Following Xtra’s withdrawal of the Usenet internet news service, a source at TelstraClear, which operates the major rival ISPs, Paradise and ClearNet, says it may either withdraw or significantly trim these services at some time.
A late official comment, however, says the service will be retained "for the foreseeable future".
The conflicting stories come against the background of a five-day collapse of the Usenet service through TelstraClear ISPs, which remains largely unexplained. The theories of the loyal band of regular users who populate the New Zealand news and discussion groups, particularly nz.general, nz.politics and nz.comp, centre on two possibilities; that upstream news providers overseas blocked traffic from TelstraClear servers last month owing to perceived transmission of spam, or that the TelstraClear news server exceeded its monthly quota of traffic from the upstream provider.
One of the telco’s customer help staff, Anthony Thompson, in an emailed response to a help request, has specifically denied the latter theory (offering no comment on the former), but acknowledged that there is some discussion on the future of the news service.
“Our management is still in discussions over whether to continue the service, revamp or offer a cut-down news service,” he wrote, on March 22. “So anything said here is purely speculation at the moment.”
However, a later comment from communications officer Jodine Laing pushes plans for Usenet demise over the horizon.
“We review all our products and services periodically and will review Usenet at some stage,” she says. “For the foreseeable future however the Usenet service will continue to be offered as a value-added service to TelstraClear Internet customers.”
Laing also denies the quota overrun rumour, asserting that there is no quota. “The recent issue …was due to a problem with the Usenet service news feed application which failed. A monitoring system failed to advise of the issue, hence the delay in restarting the service. We are investigating the issue to ensure this does not happen again.”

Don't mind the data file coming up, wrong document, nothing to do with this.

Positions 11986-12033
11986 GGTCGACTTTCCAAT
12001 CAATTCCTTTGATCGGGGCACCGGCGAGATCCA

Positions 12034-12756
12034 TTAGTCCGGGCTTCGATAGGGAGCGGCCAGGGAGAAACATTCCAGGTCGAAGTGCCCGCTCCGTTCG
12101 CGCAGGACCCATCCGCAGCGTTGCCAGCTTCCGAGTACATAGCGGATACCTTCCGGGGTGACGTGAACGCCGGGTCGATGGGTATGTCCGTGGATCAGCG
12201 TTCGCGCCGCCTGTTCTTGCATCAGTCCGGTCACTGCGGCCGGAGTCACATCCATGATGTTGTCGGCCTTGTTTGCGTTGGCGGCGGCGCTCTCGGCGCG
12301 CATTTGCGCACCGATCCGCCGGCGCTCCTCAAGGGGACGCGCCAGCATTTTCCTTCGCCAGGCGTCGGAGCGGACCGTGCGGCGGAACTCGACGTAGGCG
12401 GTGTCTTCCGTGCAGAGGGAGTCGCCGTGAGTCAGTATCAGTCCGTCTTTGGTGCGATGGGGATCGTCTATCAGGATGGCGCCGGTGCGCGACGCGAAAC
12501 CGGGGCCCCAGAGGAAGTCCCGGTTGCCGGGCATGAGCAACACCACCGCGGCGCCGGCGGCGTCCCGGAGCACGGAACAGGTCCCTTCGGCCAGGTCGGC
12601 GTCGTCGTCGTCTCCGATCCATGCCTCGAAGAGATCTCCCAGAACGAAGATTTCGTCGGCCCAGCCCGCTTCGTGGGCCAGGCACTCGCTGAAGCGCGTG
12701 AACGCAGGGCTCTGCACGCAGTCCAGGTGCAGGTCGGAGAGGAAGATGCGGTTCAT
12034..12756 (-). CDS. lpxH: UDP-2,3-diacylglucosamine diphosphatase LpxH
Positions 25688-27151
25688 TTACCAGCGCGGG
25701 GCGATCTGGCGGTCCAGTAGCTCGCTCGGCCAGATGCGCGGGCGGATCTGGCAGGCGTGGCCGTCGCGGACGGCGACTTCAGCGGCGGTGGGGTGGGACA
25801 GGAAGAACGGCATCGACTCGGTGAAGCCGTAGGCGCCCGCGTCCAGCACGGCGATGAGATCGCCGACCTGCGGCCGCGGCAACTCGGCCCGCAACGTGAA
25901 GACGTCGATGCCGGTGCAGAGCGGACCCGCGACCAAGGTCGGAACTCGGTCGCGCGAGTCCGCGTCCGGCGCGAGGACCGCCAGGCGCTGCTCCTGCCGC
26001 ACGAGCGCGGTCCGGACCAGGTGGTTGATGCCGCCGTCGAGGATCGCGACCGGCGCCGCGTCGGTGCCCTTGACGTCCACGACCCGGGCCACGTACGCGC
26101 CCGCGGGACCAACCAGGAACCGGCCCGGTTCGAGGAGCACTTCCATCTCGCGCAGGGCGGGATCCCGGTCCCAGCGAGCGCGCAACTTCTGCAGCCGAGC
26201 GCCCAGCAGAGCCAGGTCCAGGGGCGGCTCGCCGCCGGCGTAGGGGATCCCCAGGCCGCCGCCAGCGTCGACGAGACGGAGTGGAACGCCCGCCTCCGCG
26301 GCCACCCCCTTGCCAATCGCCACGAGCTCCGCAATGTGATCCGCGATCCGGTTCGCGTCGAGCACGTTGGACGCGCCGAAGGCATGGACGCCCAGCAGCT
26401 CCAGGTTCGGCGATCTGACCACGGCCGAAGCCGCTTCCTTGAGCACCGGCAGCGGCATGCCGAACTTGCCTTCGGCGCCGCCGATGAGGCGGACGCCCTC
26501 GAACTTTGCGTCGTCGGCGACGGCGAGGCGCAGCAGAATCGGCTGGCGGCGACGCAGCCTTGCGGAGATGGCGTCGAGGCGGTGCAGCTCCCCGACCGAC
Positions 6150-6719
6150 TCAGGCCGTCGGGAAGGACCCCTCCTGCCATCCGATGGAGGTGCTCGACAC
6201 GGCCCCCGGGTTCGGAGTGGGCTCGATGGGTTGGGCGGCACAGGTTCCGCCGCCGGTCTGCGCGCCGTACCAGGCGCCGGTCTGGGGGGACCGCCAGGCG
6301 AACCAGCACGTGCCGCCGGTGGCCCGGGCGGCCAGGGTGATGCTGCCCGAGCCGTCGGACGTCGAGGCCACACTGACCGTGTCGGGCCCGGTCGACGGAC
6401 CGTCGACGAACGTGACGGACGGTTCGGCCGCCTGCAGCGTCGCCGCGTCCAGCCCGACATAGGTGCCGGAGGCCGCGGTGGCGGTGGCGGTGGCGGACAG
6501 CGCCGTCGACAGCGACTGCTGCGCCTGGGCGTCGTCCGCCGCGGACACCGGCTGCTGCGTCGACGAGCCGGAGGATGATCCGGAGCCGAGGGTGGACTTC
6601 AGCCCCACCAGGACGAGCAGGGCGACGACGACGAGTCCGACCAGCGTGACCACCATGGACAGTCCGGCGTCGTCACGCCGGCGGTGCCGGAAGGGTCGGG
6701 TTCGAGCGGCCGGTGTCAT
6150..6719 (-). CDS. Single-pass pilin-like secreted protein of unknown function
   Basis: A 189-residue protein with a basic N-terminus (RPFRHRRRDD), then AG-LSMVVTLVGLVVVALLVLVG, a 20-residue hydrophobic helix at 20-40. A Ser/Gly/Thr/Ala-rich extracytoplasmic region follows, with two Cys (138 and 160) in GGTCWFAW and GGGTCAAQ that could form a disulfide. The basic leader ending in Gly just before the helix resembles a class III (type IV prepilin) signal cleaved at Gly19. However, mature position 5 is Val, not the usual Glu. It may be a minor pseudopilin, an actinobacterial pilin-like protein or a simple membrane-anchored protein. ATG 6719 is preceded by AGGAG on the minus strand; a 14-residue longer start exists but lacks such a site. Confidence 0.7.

The Usenet service, also known as NNTP, after the protocol it uses, has been in use since pre-internet bulletin boards were the main ways of spreading news and indulging in discussion. It is still popular with users who prefer simple text communication to community networking systems such as blogs, MySpace and the like.
It is also much abused, of the tens of thousands of “newsgroups” set up to deal with discussion on specific topics, many now contain little but spam. Others are largely given over to exchange of binary files, which are much larger than the text messages the service was originally designed for, and carry all the controversial associations that peer-to-peer file exchange suffers from.
Users have suggested TelstraClear continue the conversational groups but ditch the binary groups, but this may not be possible within the terms of the agreement with the upstream provider.
When Xtra discontinued Usenet service, in May last year, it pleaded mounting cost and the dwindling population of regular users, which it put only in the hundreds.
Both ISPs say Usenet access is provided “free of charge”, a point on which many users differ; since news traffic is counted against their capped data volume allowance, they say, they’re paying for it as surely as they are for web access and email.